On CNN’s “State of the Union," Senate Majority Whip Dick...

On CNN’s “State of the Union," Senate Majority Whip Dick Durbin (D-Ill.) said he would encourage Republicans to have the “political courage” to support gun reform. Credit: EPA / EFE / Shutterstock / Michael Reynolds

Senate Democrats on Sunday urged Republicans to join them on comprehensive federal gun reform after mass shootings at a Texas grade school and a Buffalo supermarket, but acknowledged the path to significant change will be difficult.

On CNN’s “State of the Union," Senate Majority Whip Dick Durbin (D-Ill.) said he would encourage Republicans to have the “political courage” to support reform. 

Durbin said Democrats are unlikely to see all the changes they hoped for, including red flag laws, an assault weapons ban, or raising the minimum age to buy a gun to 21, but added that he was optimistic for some compromise.

“I can't say for certain, but I can tell you, I sense a different feeling among my colleagues after Uvalde,” he told co-host Dana Bash.

Durbin's comments came as President Joe Biden and first lady Jill Biden spent Sunday visiting Uvalde, Texas, the site of the mass shooting on May 24.

An 18-year-old man armed with an assault rifle fatally shot 19 students in a fourth grade class and two teachers. Authorities said the gunman had recently purchased the weapon used in the attack at a gun shop for his 18th birthday.

Two weeks ago in Buffalo, an 18-year-old gunman armed with an assault rifle killed 10 people inside a supermarket.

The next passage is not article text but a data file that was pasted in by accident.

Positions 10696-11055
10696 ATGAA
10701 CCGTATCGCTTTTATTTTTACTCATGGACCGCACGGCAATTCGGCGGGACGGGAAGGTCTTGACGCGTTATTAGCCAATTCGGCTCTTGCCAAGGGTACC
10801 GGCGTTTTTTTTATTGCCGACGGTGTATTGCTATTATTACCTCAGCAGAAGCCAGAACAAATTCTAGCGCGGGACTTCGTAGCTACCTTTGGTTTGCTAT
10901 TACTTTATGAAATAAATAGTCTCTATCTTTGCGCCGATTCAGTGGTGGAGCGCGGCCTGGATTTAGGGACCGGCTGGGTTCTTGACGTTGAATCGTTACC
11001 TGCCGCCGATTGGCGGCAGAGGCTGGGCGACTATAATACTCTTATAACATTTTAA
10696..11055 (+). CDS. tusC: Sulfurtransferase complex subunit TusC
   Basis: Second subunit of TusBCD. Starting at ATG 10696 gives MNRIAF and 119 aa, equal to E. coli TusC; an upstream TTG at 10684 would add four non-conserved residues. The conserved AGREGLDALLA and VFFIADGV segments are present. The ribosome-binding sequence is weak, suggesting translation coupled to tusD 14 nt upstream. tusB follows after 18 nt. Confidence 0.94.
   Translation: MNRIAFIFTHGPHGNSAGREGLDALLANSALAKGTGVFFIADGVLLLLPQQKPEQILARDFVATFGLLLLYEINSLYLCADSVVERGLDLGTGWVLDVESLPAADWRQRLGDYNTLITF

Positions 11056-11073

In the wake of the latest massacre, a bipartisan group of senators convened this week to discuss potential gun safety legislation.

Federal lawmakers, including on Long Island, have been largely divided along party lines on how to approach the issue — Democrats have generally favored tightening gun laws, while Republicans have stressed the importance of hardening school security.

Red flag laws, similar to the one that went into effect in New York State in 2019, have become a topic of discussion as measures that could be up for consideration nationwide. New York's Red Flag Law prohibits individuals determined by mental health evaluation to be a threat to themselves or others from purchasing or possessing any kind of firearm.

After the Buffalo shooting, Gov. Kathy Hochul signed an executive order that requires State Police to file for an extreme risk protection order when there is enough probable cause to believe a person qualifies in one of those categories.

Sen. Chris Murphy (D-Conn.), who is leading the bipartisan talks, said he has seen the most Republican interest in gun legislation since the Sandy Hook school shooting in his state nearly a decade ago. Speaking on CBS’ “Face the Nation,” Murphy said he believed he could persuade 10 Republican lawmakers to reach a compromise of some sort on gun reform.

“I really think we can pass something that saves lives and breaks this log jam that we’ve had for 30 years, proving to Republicans that if you vote to tighten the nation’s gun laws the sky doesn’t fall for you politically,” he told host Margaret Brennan.

Rep. Adam Kinzinger, an Illinois Republican who supports measures like universal background checks, raising the minimum age and banning high-capacity magazines, said he suspects some of his colleagues feel the same way, but are afraid to publicly say so.

“Once you make something that's outside of the cultist position … you're going to get a bunch of attacks that say, you're crazy, it's my right, the Second Amendment, even though we all believe in the Second Amendment,” said Kinzinger on “State of the Union.”

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